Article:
Fledgling councillors may be excused for gaffes, gaucheries and solecisms they make in their first month or so in office. They’re new, inexperienced, dazzled by their recent election success, so we cut them some slack. And there are all these shiny things to distract a councillor: procedure, voting, reading, motions, shuffling paper, approving minutes, showing up…
But after more than six months, one expects them to know what they are doing and get down to the business of the municipality. And we expect them to have read ALL the relevant legislation, policies and codes that govern them.
Councillor Tim Fryer doesn’t seem to have done that. And you’d think a guy who campaigned on having 35 years of municipal experience would know better.
Monday night, Fryer declared a conflict of interest over the opening of Third Street into the commercial land west of High Street, because, in his words, his sister was a member of the corporation run by his brother-in-law, and the business of that company was being discussed. Wait a second…
In at least four previous votes this year involving his brother-in-law’s company, Fryer did not once declare a conflict. He voted on several issues (even going in camera to discuss them) that affected and benefitted that company. So why the change now? A sudden burst of conscience?
Calling a conflict on this issue is tantamount to admitting all of his previous votes were improper. But were they?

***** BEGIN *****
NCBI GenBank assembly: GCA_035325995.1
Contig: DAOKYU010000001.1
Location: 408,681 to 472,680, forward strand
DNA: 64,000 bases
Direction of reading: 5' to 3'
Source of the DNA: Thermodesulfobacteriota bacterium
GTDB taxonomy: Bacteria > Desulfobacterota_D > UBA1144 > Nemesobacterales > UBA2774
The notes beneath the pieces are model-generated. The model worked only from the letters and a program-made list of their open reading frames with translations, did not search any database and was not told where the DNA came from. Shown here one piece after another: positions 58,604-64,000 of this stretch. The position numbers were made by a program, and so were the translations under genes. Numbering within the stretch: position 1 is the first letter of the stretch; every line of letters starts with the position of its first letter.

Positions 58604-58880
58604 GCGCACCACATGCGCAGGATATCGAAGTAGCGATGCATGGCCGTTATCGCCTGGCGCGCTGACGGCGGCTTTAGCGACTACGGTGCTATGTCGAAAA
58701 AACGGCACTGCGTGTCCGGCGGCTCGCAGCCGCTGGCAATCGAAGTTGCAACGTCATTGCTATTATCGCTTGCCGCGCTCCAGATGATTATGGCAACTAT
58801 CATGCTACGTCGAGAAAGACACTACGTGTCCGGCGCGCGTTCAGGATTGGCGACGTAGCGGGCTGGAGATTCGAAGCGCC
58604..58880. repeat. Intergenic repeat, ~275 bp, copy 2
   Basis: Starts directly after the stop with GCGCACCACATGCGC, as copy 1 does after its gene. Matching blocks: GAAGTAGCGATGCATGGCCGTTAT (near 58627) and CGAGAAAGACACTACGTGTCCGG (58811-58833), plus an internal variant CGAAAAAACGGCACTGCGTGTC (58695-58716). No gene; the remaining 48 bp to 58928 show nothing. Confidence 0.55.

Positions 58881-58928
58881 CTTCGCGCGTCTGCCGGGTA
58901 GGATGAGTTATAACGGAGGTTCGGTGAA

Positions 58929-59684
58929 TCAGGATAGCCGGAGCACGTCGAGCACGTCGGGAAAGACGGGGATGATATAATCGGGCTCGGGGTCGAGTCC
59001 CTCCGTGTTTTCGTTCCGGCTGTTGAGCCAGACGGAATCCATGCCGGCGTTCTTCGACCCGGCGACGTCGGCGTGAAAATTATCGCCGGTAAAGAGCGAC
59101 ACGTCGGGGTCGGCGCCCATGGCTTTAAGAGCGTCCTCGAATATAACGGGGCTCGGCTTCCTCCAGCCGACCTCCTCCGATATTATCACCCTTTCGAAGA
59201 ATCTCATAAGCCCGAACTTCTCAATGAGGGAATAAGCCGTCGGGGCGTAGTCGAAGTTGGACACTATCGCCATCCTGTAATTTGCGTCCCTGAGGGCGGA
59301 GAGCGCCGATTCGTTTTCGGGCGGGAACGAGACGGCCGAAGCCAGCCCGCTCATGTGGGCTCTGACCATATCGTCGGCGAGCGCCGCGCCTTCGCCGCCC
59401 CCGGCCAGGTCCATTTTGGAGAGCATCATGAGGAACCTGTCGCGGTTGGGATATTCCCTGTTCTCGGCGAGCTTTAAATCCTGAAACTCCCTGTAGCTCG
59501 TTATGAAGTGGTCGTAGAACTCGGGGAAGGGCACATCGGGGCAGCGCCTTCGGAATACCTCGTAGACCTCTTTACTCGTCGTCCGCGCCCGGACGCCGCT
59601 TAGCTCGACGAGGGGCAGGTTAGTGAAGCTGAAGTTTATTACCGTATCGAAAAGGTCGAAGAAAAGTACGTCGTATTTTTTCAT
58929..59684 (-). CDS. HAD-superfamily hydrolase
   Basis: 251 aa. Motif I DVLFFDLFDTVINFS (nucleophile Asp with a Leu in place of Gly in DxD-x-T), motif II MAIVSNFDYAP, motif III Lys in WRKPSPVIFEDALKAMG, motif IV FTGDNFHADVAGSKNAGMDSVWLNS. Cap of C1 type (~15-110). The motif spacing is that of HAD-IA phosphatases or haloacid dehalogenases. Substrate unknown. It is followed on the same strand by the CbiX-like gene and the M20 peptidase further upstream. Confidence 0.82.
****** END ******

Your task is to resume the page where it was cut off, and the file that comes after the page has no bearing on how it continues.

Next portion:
Not according to the Municipal Conflict of Interest Act. Sisters, brothers and in-laws do not pose a legal conflict. The Act says very specifically that only spouses, parents and children count for conflict:
Interest of certain persons deemed that of member
3. For the purposes of this Act, the pecuniary interest, direct or indirect, of a parent or the spouse or any child of the member shall, if known to the member, be deemed to be also the pecuniary interest of the member.
Yes, I know, some folks think they know better than the law, think they can interpret it to suit themselves, and believe you should declare a conflict when any relative is involved. That’s codswallop: councillors have to obey the law, not what some NINJA* blogger or coffee shop gossiper says is right or wrong. Those folks are only pushing their own, narrow, private agendas of spite and malice.
Legally, as per the Act, Fryer did not have a conflict.
However, if you, as councillor, feel there is an ethical conflict that should be addressed, and that by declaring a conflict you are making the proper ethical choice, then by all means, stand away from the table, But you have to do it consistently. You can’t decide to be part of discussions and votes on some issues surrounding your sister’s company, and not others. You can’t decide to vote when something matters, but cop out when you think it’s trivial. Conflicts aren’t based on the phase of the moon.
If it represented a conflict of interest this week, were all of his previous actions where he voted for his sister’s company now proven unethical?
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